Trends in Early Retirement
- The median age of retirement declined in the United States during the latter half of the last century. According to the U.S. Bureau of Labor Statistics, in the period 1950?1955, the median age of retirement was 66.9 for men and 67.7 for women. By the period 1990?1995, it was 62.7 for men and 62.6 for women. The median retirement age is projected in to be 61.7 for men and 61.2 for women during 2000?2005.
- The rules for benefit recipiency from the Social Security system and private-sector defined benefit plans help explain this trend in the decline in the median retirement age.
- A worker may start receiving Social Security retirement benefits beginning at age 62. Workers who opt to receive benefits at age 62 receive a lower benefit than those who start receiving benefits at the normal
retirement age. The normal retirement age depends on the year of birth. For those born in 1937 and before, the normal retirement age is 65. For those born in 1938?1942, the normal retirement age gradually increases from 65 years, 2 months to 65 years, 10 months. For those born in 1943?1954, it is age 66. For those born in 1955?1959, the normal retirement age gradually increases from 66 years, 2 months to 66 years, 10 months. For those born in 1960 and later, it is 67.
- The Social Security benefit is reduced by 20 percent for workers born 1937 or earlier who start taking retirement benefits at age 62. For those born in 1938?1959, the benefit reduction ranges from 20.83 percent to 29.17 percent. For those born in 1960 and later, the benefit reduction is 30 percent.
- According to data from the Social Security Administration (SSA), in 1999, the benefits of 72.1 percent of all retired workers receiving benefits from SSA were reduced because of early retirement. This portion has steadily increased over time, from 2.2 percent in 1950 to 11.8 percent in 1960, 45.4 percent in 1970,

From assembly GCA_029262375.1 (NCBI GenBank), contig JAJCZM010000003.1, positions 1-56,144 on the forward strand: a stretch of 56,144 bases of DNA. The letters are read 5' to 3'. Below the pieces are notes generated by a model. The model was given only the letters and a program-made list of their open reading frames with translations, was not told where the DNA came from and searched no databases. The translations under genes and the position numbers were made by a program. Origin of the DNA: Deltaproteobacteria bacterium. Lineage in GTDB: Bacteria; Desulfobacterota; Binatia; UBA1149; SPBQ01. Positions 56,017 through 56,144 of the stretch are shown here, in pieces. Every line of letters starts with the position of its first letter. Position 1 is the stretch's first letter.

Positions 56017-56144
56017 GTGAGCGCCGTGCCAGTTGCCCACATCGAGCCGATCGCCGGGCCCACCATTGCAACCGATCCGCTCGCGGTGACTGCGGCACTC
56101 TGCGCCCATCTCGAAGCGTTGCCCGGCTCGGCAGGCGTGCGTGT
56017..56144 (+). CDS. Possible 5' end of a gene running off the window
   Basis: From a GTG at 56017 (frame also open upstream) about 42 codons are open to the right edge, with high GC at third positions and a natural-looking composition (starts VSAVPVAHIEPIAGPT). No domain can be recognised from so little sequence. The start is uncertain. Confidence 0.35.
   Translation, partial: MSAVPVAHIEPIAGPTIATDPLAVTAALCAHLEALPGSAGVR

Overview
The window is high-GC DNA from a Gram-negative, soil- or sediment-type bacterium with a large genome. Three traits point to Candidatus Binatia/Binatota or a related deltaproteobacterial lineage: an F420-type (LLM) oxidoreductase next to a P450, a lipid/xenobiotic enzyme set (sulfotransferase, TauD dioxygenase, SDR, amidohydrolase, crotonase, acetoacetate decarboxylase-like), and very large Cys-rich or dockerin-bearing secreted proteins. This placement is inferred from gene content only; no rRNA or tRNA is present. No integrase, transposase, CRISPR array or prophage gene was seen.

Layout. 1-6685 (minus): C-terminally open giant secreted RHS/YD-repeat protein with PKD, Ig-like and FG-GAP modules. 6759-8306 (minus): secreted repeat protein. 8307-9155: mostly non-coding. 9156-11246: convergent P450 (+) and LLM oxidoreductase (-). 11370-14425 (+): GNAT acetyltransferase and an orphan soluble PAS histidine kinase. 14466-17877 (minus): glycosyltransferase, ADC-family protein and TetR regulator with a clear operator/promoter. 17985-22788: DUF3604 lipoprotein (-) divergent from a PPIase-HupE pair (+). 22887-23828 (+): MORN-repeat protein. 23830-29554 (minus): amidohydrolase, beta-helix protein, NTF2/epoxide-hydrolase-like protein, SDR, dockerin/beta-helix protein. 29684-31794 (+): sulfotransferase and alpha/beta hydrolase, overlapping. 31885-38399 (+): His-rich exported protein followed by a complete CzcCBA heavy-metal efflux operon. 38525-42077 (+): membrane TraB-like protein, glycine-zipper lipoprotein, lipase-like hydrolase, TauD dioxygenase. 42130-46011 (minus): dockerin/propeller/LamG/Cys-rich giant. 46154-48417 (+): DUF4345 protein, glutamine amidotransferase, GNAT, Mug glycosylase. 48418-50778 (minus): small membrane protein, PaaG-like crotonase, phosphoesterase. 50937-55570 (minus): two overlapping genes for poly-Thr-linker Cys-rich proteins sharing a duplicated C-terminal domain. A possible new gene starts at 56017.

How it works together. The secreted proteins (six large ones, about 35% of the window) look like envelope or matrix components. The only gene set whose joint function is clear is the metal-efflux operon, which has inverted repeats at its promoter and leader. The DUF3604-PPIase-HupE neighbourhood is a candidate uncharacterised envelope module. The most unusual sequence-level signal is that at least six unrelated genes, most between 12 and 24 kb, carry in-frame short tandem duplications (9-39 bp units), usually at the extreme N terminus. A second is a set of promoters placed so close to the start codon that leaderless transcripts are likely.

62.2 percent in 1980, and 68.4 percent in 1990.
- Ad hoc adjustments to Social Security benefit payments in 1969 and 1971 and the 1972 Amendments to Social Security, which increased benefit payments by 20 percent, had the effect of increasing the average real benefit payment by 46.2 percent from 1970 to 1980. This unanticipated increase in retirement benefit payments is one of the possible reasons for the decline in labor force participation rates of males ages 55?64.
- The 1977 Amendments to Social Security changed the benefit formula used by Social Security. Prior to 1977, a worker who retired before age 62 experienced a substantially larger reduction in benefits than one who retired at age 62.
Defined Benefit Plans
- Changes in defined benefit (DB) plan design over the years had the effect of encouraging early retirement. Data gathered by the Bureau of Labor Statistics on DB plan design in 1963 and again in 1983 showed the percentage of workers who were in a plan that permitted retirement with full benefits at age 60 or earlier increased from 8 percent in 1963 to 47 percent in 1983. In 1963, 75 percent of participants were in a plan that allowed retirement with reduced benefits before eligibility for full benefits. This percentage increased to 97 percent by 1983.
- According to data from the New Beneficiary Survey sponsored by the SSA in early 1982, approximately half of the males who retired in the 1970s did so with a DB pension benefit.